In part 1 of our 2-part series on STEM, we speak to My Stepping Stones, Leichhardt, an inner-city Sydney chain of early learning centres about how they are integrating STEM into their centres.

The STEM principles of:





are practiced via children working on project based activities. STEM isn’t just about the product, it’s about the process – there is an emphasis on how engineering and design processes and principles are used to achieve desired outcomes. Students of STEM are encouraged to identify problems, before working to create testable solutions for them.

How are you [My Stepping Stones] implementing STEM within your centres?

“We engage the children in a range of activities that help enhance their experience with, and understanding of, science and technology.

We do this via conducting a variety of experiments such as making volcanoes erupt, testing sinking and floating theories, as well as testing force and velocity with ‘balloon rocket’ experiments and flying paper aeroplanes.

When focusing on engineering, we design our own towers with blocks, as well as rockets and buildings with arts & crafts. We also learn about measurement and volume in cooking experiences, making playdough, or measuring how far toy cars have rolled across a mat.

We use magnifying glasses to explore nature and computer animations to learn new concepts, such as learning about sustainable practices, completing circuit boards (to make a light turn on) or the water cycle. We explore real ‘loose parts’ (i.e., lightbulbs, safe electrical wires, conduit pipes) and create our own ‘pretend’ circuit boards.

What have been some positive elements of bringing STEM into your centres?

“The children have been so engaged and excited by the STEM program.

What’s great to see is that they have been able to integrate their learning at home. They’ve started to transfer information through discussion, and have started to do things like bring in photos of power lines or circuit boards from home. They have loved exploring different elements in experiments and seeing ’cause and effect’ in action (such as making a ‘volcano’ erupt).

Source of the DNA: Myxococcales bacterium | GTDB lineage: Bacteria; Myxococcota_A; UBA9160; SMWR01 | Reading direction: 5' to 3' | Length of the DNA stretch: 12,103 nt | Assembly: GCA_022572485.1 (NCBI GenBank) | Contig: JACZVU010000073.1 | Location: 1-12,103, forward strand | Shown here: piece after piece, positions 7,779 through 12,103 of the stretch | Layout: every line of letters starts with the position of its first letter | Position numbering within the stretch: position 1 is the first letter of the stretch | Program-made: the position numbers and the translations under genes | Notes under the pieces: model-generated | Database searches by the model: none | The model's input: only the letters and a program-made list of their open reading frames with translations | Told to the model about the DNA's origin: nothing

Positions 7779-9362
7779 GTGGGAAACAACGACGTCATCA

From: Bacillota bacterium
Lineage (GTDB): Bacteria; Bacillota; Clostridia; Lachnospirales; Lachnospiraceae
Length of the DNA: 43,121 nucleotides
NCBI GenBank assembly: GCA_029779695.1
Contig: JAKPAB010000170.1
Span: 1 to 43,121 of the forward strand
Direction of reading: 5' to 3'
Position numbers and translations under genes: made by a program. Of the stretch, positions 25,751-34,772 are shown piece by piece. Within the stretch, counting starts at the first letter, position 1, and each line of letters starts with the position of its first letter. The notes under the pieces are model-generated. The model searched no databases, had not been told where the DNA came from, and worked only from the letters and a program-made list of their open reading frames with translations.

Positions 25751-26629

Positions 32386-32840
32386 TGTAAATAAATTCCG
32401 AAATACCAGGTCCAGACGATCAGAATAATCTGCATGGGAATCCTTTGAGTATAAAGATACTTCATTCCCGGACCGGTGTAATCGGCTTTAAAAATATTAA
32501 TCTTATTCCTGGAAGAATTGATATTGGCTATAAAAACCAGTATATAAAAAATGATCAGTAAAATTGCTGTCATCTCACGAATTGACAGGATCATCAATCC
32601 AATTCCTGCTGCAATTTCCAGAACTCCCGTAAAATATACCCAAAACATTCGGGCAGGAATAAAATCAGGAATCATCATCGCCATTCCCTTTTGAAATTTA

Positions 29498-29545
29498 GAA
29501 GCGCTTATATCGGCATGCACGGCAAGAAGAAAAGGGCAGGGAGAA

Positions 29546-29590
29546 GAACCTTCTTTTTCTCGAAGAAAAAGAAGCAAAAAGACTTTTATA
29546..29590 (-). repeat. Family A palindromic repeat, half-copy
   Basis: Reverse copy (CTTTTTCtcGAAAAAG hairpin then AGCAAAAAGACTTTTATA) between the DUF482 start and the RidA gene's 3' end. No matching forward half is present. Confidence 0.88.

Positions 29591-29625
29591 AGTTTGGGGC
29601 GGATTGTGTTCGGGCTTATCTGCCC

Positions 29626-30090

There has also been increased focus and attention span when engaging in such activities, lots of hypothesising, thinking and questioning, and an increase in pre-writing skills, pre-reading skills and concept understanding (by making our own pictures, graphs and charts).”

What have kids enjoyed the most – what is the best activity you conducted so far?

“They have loved the ‘electronic brain box’, following the ‘maps’ in the instruction booklet to make their own circuits, and turning light bulbs on, making the sound box work, or their favourite – making the fan spin.

They also loved bringing in photos from home and sharing information about where their circuit boards are located, then making a chart displaying how to create a ‘complete’ circuit. The balloon rocket race with two balloons attached to straws on string was also a favourite – the kids enjoyed seeing how different sized balloons (having more or less air in them), and the angle of the string affected the speed and performance of the balloon movement along the string.”

Have you introduced robotics into your centres? What has been your experience?

“We have just received our Bee-bot and Code and Go Mouse Set. We are very excited to begin exploring them. I have spoken to the children about them, and they can’t wait to use these new resources.”

Small child learning programming early by playing with BeeBot robot


As the Education Council, National STEM school education strategy 2016-26, states “A renewed national focus on STEM in school education is critical to ensuring that all young Australians are equipped with the necessary STEM skills and knowledge that they will need to succeed.”

Have you implemented STEM principles in your classroom? We’d love to hear your experiences.

You can learn more about the Bee-bot, here:

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